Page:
Dayton Fitness: Title Boxing Club

 Dayton Fitness: Title Boxing Club

This fitness club teaches you to throw a punch while getting a workout.

Mike Boyer

If you’re looking to punch up your fitness, you might want to give Title Boxing Club in the Kettering Towne Center a try.

Despite the name, Title Boxing isn’t a boxing club: it’s a fitness club for non-boxers. In fact, about three out of four of the 400 members are women, says General Manager Dale Bucci.

“People think we’re a fighting gym when they hear the name,” he says. “We’re not that. We’re strictly a fitness club.”

He says women enjoy the intense, supervised workouts. “You’re not pounding away on a treadmill. So, you’re not destroying your knees,” he says. “It’s more engaging than running, more dynamic. You learn how to throw a punch, but that’s secondary to the fitness.”

The Kettering location, opened last December, is the first in Dayton for Title Boxing, one of the fastest-growing fitness franchises, with more than 130 locations nationwide. The club has some free weights and cardio equipment, but most of the space is dominated by 55 boxing heavy bags to deliver boxing and kickboxing moves to pump up a high-intensity workout.

A boxing workout may seem unconventional, but Bucci, a master fitness trainer, says it makes sense.

“Boxing is stationary movement, basically. You’re using your upper body. That’s unique,” he says.

All of Title Boxing’s hour-long workouts are directed by one of six trainers on staff.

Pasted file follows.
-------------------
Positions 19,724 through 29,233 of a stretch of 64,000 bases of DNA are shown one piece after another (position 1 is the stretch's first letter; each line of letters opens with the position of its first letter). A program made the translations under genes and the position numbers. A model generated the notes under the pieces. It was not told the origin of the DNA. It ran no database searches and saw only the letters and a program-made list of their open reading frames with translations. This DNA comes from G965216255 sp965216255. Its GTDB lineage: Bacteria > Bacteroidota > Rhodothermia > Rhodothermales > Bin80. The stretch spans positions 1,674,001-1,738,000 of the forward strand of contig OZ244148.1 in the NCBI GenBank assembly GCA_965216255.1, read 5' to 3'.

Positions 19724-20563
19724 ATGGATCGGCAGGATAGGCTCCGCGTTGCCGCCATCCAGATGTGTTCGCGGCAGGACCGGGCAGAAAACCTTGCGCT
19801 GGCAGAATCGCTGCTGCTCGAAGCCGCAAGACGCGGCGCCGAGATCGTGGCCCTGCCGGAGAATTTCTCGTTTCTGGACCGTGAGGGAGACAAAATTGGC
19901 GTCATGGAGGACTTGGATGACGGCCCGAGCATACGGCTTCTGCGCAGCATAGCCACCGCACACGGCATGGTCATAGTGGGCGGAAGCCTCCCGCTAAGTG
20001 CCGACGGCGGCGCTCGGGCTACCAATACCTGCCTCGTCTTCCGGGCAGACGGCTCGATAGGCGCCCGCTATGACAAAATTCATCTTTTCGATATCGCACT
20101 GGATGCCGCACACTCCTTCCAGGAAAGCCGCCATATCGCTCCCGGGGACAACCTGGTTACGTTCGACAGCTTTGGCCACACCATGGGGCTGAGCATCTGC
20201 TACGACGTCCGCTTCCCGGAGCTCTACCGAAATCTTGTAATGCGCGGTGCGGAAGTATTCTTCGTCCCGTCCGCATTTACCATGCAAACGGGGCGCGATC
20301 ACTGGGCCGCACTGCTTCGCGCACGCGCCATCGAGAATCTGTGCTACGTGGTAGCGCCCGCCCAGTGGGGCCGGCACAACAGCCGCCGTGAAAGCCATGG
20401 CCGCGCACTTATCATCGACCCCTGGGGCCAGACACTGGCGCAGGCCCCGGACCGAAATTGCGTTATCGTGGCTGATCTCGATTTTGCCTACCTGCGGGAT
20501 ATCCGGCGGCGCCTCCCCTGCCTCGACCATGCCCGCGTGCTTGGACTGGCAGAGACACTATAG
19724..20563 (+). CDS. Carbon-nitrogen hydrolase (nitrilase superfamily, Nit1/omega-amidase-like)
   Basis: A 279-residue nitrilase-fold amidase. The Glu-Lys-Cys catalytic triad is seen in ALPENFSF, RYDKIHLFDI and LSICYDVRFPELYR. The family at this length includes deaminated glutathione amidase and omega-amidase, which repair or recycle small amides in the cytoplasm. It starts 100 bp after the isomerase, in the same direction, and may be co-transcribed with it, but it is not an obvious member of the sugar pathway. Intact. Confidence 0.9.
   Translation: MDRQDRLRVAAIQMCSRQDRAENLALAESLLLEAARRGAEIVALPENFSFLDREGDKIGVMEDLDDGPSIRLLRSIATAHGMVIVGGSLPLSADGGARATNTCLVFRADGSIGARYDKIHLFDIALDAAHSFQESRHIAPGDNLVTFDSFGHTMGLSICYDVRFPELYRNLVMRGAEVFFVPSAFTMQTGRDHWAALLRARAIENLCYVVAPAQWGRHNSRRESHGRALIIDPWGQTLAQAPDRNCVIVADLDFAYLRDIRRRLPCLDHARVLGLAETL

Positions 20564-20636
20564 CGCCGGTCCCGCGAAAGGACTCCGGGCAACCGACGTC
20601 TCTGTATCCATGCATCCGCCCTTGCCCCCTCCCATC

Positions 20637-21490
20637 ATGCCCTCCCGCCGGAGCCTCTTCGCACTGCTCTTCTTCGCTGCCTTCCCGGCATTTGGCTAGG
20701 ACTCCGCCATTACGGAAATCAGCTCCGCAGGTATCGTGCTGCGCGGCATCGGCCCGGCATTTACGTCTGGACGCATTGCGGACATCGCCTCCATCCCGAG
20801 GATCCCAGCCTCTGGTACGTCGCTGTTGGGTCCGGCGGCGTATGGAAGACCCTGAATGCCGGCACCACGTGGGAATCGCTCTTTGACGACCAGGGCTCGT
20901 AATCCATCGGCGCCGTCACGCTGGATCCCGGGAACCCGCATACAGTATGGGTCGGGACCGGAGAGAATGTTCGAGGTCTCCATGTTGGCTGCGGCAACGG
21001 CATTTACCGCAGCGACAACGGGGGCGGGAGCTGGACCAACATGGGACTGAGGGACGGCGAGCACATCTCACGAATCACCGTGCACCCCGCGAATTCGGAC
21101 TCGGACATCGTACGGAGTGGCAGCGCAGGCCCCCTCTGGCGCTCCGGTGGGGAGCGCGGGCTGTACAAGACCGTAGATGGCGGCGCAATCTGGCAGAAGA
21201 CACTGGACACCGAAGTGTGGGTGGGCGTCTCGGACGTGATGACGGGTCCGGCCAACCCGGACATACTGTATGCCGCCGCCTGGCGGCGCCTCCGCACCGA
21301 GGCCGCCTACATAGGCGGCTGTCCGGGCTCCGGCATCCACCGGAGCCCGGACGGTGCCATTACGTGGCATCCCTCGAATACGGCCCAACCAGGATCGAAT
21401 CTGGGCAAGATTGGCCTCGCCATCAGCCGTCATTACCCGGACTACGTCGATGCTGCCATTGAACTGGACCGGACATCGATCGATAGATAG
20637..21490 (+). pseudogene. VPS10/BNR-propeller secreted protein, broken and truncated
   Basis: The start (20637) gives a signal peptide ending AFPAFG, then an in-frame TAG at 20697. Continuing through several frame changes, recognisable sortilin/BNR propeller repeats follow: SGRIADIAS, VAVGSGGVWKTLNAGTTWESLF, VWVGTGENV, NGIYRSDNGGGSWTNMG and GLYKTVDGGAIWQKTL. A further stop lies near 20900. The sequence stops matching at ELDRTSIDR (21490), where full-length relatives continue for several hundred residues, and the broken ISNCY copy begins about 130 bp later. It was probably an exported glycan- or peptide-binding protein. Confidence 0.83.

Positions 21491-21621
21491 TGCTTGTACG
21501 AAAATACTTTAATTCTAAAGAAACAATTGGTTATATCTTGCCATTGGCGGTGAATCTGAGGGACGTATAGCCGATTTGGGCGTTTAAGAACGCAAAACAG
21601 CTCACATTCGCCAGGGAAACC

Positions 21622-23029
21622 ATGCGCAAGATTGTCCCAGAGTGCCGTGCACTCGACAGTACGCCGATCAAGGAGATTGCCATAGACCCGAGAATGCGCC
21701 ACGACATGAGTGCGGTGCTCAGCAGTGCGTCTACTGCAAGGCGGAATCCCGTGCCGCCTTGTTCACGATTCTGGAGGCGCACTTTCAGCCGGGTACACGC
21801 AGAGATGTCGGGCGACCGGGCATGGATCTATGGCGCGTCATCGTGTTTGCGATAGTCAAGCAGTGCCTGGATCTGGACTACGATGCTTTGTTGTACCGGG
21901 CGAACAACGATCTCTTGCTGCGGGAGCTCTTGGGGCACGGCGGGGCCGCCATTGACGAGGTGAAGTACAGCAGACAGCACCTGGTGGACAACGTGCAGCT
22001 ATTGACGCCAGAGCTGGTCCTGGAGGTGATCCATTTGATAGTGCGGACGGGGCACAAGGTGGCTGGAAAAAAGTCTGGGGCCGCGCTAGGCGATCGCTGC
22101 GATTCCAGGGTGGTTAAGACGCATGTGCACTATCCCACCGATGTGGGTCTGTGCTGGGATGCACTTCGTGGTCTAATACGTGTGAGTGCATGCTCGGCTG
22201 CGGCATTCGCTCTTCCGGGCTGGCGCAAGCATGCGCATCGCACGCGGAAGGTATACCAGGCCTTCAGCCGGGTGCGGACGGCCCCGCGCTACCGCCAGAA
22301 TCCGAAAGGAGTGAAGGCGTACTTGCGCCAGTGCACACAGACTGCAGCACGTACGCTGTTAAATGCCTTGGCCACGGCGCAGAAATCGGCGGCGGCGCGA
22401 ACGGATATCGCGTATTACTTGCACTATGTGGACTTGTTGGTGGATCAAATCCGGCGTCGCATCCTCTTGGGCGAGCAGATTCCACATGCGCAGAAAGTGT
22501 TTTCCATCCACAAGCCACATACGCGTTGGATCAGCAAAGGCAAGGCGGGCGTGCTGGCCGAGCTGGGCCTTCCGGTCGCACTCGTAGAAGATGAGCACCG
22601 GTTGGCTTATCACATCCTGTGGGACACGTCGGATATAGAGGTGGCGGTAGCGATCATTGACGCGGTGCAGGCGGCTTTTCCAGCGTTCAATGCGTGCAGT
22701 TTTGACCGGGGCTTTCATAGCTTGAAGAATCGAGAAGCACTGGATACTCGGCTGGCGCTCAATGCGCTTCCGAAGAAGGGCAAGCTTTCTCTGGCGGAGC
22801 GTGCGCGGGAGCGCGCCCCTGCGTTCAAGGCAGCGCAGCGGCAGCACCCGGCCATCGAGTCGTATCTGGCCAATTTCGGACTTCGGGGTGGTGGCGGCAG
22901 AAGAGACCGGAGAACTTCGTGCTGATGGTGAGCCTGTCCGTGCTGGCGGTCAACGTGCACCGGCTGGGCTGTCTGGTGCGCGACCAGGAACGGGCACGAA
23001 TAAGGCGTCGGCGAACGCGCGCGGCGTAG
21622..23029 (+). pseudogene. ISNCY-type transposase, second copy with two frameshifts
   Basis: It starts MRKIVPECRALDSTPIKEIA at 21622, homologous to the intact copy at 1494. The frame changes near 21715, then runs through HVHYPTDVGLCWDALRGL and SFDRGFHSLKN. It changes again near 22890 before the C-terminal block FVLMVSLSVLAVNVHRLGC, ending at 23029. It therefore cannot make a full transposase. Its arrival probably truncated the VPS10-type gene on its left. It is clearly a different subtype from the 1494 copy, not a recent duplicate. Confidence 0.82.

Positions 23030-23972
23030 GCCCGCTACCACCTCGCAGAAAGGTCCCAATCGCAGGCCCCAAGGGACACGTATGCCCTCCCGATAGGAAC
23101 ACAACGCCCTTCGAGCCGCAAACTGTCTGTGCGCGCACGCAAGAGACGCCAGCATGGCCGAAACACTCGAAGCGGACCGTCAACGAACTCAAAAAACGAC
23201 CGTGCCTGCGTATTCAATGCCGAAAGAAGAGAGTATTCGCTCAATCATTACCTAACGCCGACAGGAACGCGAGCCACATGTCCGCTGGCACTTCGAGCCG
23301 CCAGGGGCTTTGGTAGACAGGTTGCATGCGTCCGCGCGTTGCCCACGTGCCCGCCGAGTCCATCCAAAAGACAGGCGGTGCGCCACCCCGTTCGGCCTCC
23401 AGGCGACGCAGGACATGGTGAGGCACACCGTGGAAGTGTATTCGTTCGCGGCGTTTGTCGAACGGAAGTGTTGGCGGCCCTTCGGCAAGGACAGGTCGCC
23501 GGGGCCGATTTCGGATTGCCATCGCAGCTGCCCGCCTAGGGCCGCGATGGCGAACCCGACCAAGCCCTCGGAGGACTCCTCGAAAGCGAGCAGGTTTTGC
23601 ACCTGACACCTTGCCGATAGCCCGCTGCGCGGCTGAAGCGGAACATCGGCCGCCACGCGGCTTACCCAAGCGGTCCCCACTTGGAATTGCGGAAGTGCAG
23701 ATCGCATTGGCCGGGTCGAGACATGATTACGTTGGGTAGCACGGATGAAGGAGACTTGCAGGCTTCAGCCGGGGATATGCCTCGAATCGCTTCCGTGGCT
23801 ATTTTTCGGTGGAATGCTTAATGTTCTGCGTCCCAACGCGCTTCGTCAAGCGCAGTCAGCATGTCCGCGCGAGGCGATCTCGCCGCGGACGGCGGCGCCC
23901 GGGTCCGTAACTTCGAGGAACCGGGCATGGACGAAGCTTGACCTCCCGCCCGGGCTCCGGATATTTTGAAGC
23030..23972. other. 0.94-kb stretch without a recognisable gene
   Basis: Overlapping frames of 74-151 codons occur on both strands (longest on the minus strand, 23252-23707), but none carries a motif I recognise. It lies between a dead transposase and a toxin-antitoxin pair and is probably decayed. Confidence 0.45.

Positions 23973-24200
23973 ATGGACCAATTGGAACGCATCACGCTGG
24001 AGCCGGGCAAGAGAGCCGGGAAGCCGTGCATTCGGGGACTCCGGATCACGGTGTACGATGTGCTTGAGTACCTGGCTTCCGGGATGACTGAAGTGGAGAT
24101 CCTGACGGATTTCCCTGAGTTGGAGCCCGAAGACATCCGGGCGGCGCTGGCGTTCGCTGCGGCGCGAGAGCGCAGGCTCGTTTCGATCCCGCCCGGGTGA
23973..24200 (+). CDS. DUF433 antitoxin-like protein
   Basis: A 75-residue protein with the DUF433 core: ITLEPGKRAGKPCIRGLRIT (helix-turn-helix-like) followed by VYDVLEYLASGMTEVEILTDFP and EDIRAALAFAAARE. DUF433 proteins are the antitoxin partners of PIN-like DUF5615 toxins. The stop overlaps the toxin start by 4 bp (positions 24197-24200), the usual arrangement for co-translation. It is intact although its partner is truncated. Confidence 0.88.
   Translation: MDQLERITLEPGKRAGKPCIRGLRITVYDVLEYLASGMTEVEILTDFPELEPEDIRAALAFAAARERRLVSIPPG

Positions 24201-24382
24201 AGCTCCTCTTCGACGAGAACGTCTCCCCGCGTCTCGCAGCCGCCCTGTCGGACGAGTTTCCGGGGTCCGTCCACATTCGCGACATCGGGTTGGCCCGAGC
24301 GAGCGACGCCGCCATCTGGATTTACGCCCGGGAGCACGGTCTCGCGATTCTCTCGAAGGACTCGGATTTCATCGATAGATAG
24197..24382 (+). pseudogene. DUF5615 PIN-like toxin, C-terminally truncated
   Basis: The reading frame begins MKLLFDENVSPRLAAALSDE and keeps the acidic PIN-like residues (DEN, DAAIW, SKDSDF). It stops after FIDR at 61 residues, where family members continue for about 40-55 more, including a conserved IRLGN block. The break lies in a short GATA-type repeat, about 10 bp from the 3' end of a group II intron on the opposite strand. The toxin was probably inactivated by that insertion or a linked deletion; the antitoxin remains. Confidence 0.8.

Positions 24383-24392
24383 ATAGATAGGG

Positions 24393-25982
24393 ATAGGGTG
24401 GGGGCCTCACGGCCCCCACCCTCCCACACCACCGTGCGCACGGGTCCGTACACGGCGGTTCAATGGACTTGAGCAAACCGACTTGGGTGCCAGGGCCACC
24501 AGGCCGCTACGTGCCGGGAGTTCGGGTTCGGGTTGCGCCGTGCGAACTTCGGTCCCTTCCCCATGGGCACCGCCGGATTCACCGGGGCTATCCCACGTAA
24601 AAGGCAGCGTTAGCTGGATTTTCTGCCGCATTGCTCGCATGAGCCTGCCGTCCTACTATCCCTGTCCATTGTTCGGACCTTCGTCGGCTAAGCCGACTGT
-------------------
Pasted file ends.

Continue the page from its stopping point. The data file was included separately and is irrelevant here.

The standard workout, which the club says can burn up to 1,000 calories, starts with a 15-minute warm-up with various exercises, such as jumping jacks or shadow boxing, called out by the trainer.

That’s followed by eight, three-minute rounds on the heavy bag, with the trainer calling out different punch combinations.

“The trainer might call out, ‘Jab, cross, hook!’ So, you’ll throw your left, your right and a left hook, ” says Bucci. “Or he might call, ‘Double jab, cross!’ That’s two left jabs and then a right cross. You’ll stick with that combination for 30 seconds or so, and then he’ll call another.”
Each of the rounds is followed by a one-minute rest period. The final 15 minutes is spent on core-strengthening exercises. The kickboxing routine is the same, except it includes various kick moves.

You don’t have to know how to throw a punch to get started, Bucci says. Trainers explain the basic techniques to jab, cross, hook and uppercut before the session begins. Participants are asked to report early for their first, complementary session to learn the basics and get their hands wrapped and gloves fitted, which are provided.

“To get good at it takes practice,” says Bucci. “Initially, folks just slug away at the bag, but if they work at it, they’ll get acclimated to the punches and get a better work out.”

Title Boxing, launched in 2008 by retired professional boxer Danny Campbell, offers a variety of membership plans. The Dayton franchise, owned by Mike Fulkerson, has plans to open additional locations in the future, Bucci says.

For more information, call 937-938-5222 or go to